Offline Boot
usb-adaptorAn attacker may also attempt to mount the drive on another computer using a USB harddrive adaptor. Then combine it with the method of loading and editing the offline registry hive as described in the Alternate Boot section above. This would trumph a changed bootorder + password protected bios.

Offline Boot Countermeasures
This may be prevented by using Vista/Win7’s BitLocker or some of the other nice drive encryption technologies out there. However, drive encryption by itself would be useless as the password hash would be stored on the drive itself. If the laptop may be outfitted with a TPM,  it may be an entirely different matter. I have not had the opportunity to test this, so any feedback would be welcome.

The [perhaps questionable] Morale of the Story

As discussed, there are numerous ways of both hacking and securing a mobile computing platform. If you have techsavy users it will be a perpetual cat-and-mouse game. The take-away from all this is:

  • Yes, a laptop can indeed be locked down to an almost unhackable state
  • No, it will unlikely be easy to service, because you have to do all the unlocking in reverse and then lock it down again, once you’re done. You may tire of this quickly, so consider thinking of the laptop as a user-agnostic piece of kit which can be replaced at the drop of a hat
  • The user may decide to buy their own hardware and alternate.
  • You can then attempt to block that legally, physically and/or digitally if possible at all.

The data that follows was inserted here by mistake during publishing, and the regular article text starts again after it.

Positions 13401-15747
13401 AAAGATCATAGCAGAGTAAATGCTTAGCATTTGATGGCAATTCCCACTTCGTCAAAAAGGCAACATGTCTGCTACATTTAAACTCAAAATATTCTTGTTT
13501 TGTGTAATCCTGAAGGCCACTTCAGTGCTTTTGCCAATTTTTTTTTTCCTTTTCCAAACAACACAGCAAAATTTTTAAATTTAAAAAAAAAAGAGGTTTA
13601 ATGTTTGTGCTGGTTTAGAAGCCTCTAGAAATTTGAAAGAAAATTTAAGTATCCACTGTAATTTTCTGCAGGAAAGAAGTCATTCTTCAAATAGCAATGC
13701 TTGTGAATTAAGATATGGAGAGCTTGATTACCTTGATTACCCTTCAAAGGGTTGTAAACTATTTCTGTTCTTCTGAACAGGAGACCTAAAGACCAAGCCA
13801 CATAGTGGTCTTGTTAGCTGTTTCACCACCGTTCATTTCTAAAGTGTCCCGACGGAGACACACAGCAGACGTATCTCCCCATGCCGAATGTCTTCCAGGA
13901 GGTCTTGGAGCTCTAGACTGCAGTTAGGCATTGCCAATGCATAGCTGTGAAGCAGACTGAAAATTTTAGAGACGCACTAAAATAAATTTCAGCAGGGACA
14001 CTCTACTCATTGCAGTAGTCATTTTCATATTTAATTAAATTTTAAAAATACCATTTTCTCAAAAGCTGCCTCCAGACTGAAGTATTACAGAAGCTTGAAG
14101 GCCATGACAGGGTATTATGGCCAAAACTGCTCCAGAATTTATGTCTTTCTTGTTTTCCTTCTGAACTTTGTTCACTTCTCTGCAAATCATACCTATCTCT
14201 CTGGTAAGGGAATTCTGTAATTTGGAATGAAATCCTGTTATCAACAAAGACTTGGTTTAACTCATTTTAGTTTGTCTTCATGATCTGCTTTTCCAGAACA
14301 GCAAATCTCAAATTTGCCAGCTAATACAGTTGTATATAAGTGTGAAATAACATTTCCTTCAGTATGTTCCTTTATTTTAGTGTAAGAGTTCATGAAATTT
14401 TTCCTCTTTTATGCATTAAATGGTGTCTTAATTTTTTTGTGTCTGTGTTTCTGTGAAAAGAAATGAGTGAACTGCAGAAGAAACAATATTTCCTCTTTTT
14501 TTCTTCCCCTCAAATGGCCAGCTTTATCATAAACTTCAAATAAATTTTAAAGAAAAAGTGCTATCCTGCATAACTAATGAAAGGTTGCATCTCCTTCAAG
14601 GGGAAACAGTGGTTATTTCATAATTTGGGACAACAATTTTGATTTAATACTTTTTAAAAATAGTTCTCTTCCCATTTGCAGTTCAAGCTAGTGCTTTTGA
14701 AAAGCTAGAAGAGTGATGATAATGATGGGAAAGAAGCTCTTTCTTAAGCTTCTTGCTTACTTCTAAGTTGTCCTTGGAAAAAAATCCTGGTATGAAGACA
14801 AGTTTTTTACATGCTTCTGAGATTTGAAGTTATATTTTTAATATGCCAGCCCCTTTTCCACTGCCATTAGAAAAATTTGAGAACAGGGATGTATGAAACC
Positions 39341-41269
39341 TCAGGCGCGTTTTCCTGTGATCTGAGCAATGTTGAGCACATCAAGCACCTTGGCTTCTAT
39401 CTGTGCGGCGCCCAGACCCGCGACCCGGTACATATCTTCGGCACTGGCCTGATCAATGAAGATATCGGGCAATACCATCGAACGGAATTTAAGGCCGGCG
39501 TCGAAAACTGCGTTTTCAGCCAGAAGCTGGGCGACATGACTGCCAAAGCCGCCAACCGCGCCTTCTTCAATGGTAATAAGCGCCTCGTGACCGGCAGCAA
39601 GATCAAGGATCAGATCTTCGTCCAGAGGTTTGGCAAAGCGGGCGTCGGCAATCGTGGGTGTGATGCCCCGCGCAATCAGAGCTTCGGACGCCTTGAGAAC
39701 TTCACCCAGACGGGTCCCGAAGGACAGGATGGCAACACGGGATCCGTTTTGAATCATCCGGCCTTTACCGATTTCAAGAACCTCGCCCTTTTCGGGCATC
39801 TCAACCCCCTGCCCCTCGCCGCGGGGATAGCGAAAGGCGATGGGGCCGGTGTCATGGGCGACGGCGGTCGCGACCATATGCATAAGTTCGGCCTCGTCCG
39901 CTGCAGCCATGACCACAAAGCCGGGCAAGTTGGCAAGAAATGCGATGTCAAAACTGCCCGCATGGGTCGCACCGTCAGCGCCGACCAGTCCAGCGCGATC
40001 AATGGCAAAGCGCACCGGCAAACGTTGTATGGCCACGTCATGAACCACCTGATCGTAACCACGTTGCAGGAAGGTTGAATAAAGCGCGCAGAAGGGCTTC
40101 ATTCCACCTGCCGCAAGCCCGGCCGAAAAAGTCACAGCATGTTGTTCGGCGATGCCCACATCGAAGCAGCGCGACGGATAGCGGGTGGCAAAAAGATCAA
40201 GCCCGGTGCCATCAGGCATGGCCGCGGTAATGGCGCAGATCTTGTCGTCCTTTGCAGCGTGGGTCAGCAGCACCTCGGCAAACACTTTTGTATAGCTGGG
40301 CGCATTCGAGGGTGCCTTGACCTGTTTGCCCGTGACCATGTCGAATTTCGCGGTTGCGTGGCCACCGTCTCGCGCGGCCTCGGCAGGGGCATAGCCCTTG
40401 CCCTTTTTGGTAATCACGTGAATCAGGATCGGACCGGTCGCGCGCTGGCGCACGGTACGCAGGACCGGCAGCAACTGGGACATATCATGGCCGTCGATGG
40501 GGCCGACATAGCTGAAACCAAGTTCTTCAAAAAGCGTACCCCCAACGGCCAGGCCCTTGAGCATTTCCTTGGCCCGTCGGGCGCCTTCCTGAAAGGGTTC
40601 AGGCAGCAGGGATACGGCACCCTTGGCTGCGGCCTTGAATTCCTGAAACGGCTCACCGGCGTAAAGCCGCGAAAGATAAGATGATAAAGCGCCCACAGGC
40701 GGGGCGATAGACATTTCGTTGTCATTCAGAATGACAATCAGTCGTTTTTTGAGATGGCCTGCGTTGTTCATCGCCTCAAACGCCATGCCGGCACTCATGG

Consider this:
95% of your regular (non-technical) users will be perfectly happy in a managed computing environment which gives them what they need to perform their work duties Supporting these folks with RES Workspace Manager in your toolbelt will save you a massive amount of time and you are likely to get positive feedback on the performance and predictability of the solution you offer. 4% of the users will be made happy if you provide a few exceptions for them (such as allowing them to install applications, etc). But within the last 1% of your users you are likely to find a handfull of techsavy users which you will never really be able to control. Why? because they don’t WANT to be controlled and chances are they may be just as smart as you anyway. If they get the feeling you are merely snooping around their rigs to see what movies they might have downloaded, you will find yourself kicked out faster than a duck through chinatown. Now, before you climb on the high horse and get all rightious about it, take a moment to think about it:

  • First: In order to do their job it would seem that all they’re likely to ever need from you, is for you to keep the mailserver running.
  • Second, these users may be further up the corporate foodchain where you might find your own administrative career in jepardy if you mess around with their perceived priveledges.
  • Third, chances are they may be smart enough to fly under the radar so you won’t notice they are running outside your managed environment anyway.
  • Fourth and finally , if you’ve got really sensitive stuff to worry about, make sure it never leaves the datacenter in the first place. Keep such things running on a SBC environment

The conclusion seems clear. Protecting corporate laptops from unauthorised 3rd party access is definatly within the realm of the possible. However, protecting the laptop from tampering by authorised users, seems to be a uphill battle as none of the technology available with off-the-shelf consumer electronics seems to be designed with this goal in mind. My advice, if this really is a cardinal point for you, is to look for specialized laptop hardware which is designed with this specifically  in mind.

Again, feedback is appreciated